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Clark County Jail inmates earn certifications through adult education program
The Evening News and The Tribune - 3/24/2023
Mar. 24—JEFFERSONVILLE — An adult education program is helping inmates at the Clark County Jail prepare for a brighter future.
A graduation ceremony was held Friday at the jail for six participants who completed a pre-apprenticeship construction program at the jail. River Valley Resources led the pilot program in partnership with Ivy Tech Community College in Sellersburg. Two of the participants earned high school equivalency degrees through the adult education program.
Konnie McCollum, director of adult education at River Valley Resources, praised the group for making a "positive change."
"What you've now done is you've given yourself an opportunity," she said. "When you get out, you have an opportunity to continue to learn and earn, and you've set yourself up immediately for success."
Anyone who successfully completed the construction pre-apprenticeship program is eligible to enter the Indiana/Kentucky/Ohio Regional Council of Carpenters, and they earned nationally-recognized certifications and credentials.
"They get six months off of an apprenticeship, and they go in eligible for benefits automatically," McCollum said.
Christopher Bronk received a high school equivalency diploma through the program, and he earned multiple certifications.
"My mom's going to be proud of me," he said.
He is excited to begin the carpentry apprenticeship after he is released from the Clark County Jail.
"I did something good for myself," he said. "All the years that I've been living life I have done negative things, and I got a feeling of what it feels like to do something positive. That feels better than the negative."
Timothy Tyler received multiple certifications from the program, and he is also looking forward to beginning work in the carpentry trade.
"I received a good opportunity to support me and my family when I get out," he said. "I finally got a trade where I don't have to resort to crime [or] drugs. It's a big accomplishment in my life, and I appreciate it."
Ivy Tech helped the students train for an Occupational Safety and Health Act (OSHA) certification.
It was a 7-week, "very intensive" program, McCollum said. Most of the program was completed virtually, which was a major challenge.
"The jail was absolutely on board and supportive [of] working with us," she said. "Ivy Tech worked with us. We all came together and collaborated. This has been a work in process for months."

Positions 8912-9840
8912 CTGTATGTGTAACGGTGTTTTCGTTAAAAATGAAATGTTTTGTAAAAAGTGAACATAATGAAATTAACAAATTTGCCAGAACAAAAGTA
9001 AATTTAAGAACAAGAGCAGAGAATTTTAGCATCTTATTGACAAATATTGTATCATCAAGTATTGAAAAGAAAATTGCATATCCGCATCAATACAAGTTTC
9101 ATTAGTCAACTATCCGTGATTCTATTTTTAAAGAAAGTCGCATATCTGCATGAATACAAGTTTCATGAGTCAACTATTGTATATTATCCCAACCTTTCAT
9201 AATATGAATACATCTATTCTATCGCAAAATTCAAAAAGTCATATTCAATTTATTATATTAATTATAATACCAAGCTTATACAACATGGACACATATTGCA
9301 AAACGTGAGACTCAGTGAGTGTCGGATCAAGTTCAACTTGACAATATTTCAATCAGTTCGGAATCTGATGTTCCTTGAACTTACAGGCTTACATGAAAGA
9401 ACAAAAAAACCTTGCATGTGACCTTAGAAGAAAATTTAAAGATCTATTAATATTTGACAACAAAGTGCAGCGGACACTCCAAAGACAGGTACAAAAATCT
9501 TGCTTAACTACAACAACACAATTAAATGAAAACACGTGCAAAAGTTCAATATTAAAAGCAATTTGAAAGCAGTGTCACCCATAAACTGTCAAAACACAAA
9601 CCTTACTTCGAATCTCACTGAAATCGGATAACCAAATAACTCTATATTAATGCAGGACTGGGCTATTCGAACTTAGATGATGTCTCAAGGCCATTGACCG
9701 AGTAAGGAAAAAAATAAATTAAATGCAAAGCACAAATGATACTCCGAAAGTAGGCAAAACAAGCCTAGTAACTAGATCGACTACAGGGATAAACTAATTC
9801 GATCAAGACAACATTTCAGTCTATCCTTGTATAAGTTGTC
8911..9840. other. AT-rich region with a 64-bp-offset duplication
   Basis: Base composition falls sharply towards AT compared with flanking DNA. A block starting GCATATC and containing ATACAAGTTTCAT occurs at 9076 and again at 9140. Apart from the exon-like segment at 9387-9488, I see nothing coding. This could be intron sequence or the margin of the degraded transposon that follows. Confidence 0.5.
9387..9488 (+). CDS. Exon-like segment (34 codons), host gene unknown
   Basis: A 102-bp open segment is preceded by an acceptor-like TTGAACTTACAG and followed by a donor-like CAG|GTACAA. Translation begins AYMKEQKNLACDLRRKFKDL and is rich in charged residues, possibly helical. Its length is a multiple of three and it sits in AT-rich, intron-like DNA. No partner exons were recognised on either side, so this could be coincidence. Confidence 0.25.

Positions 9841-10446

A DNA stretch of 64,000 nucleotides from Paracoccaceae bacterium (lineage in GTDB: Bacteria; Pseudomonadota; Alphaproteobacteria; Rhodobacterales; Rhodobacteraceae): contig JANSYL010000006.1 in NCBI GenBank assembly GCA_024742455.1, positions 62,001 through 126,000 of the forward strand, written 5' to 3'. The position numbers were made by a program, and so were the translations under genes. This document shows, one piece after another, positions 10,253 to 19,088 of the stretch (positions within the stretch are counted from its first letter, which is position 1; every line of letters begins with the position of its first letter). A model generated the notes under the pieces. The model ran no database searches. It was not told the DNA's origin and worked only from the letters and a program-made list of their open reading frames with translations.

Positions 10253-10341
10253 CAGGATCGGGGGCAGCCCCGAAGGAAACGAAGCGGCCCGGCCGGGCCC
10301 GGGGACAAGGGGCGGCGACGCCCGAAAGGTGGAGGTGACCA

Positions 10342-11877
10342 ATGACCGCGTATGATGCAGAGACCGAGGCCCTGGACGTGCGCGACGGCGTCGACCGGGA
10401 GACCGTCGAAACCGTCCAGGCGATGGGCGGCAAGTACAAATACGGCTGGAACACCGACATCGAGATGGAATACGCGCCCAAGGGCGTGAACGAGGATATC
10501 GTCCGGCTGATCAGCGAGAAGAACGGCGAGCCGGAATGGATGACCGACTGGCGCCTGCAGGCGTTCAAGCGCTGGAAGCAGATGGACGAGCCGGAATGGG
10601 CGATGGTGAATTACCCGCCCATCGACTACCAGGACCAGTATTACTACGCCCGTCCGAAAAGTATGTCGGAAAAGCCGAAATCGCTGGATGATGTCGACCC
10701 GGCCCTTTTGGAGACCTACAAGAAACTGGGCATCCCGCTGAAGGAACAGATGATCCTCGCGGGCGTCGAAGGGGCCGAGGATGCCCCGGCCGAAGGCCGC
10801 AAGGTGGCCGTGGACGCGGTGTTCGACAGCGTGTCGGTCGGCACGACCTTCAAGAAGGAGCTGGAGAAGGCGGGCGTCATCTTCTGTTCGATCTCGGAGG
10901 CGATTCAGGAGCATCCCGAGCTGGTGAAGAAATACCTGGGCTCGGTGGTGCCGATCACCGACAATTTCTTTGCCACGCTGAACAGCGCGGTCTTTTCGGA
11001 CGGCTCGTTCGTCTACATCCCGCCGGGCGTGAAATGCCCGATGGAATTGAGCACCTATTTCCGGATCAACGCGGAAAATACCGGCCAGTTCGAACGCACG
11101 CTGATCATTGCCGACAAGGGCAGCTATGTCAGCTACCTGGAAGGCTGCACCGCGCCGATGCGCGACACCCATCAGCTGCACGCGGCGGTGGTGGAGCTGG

McCollum said another cohort for the program has already started, and River Valley Resource also plans to get female inmates involved with the construction pre-apprenticeship program. The nonprofit is also pitching the program to other jails in its service area.
River Valley Resources teacher Carey Bowling said the construction pre-apprenticeship program is the "biggest opportunity we've been able to present."
"It's a really fantastic opportunity, and it's worth it, because two of our students have already been released," she said. "One is employed, and the other has an interview on Tuesday. So it's working."
Clark County Sheriff Scottie Maples hopes the program will help with issues of recidivism, saying the goal is "to keep people out of jail the right way."
"It's a passion for me to keep people out of jail, so even if one of you does not come back to jail after this program, it's a success," he told the group.
Matthew Cupp, a workforce development consultant for Ivy Tech Sellersburg, said the community college helped set up OSHA modules and helped with instruction.
"We're just very happy to give them an industry-recognized certification so they can get a job," he said. "They look excited, so we're excited. We're happy to help them. We've heard that they have jobs lined up, which is exciting for our community. We're looking forward to doing a couple more cohorts with [the jail] and getting more people jobs."
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